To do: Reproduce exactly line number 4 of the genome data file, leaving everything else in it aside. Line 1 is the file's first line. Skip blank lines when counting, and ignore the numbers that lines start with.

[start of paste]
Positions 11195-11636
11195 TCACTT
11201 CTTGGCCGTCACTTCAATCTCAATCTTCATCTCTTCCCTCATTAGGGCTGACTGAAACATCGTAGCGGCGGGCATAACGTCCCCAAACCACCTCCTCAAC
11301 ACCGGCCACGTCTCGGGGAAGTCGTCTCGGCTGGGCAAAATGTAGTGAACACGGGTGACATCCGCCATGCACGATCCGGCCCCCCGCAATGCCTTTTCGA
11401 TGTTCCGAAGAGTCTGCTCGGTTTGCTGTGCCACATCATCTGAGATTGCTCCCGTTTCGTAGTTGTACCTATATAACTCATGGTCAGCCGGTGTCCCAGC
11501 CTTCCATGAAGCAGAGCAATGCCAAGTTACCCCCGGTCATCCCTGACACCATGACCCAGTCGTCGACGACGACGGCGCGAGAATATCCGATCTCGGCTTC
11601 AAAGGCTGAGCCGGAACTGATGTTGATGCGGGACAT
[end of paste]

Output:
11301 ACCGGCCACGTCTCGGGGAAGTCGTCTCGGCTGGGCAAAATGTAGTGAACACGGGTGACATCCGCCATGCACGATCCGGCCCCCCGCAATGCCTTTTCGA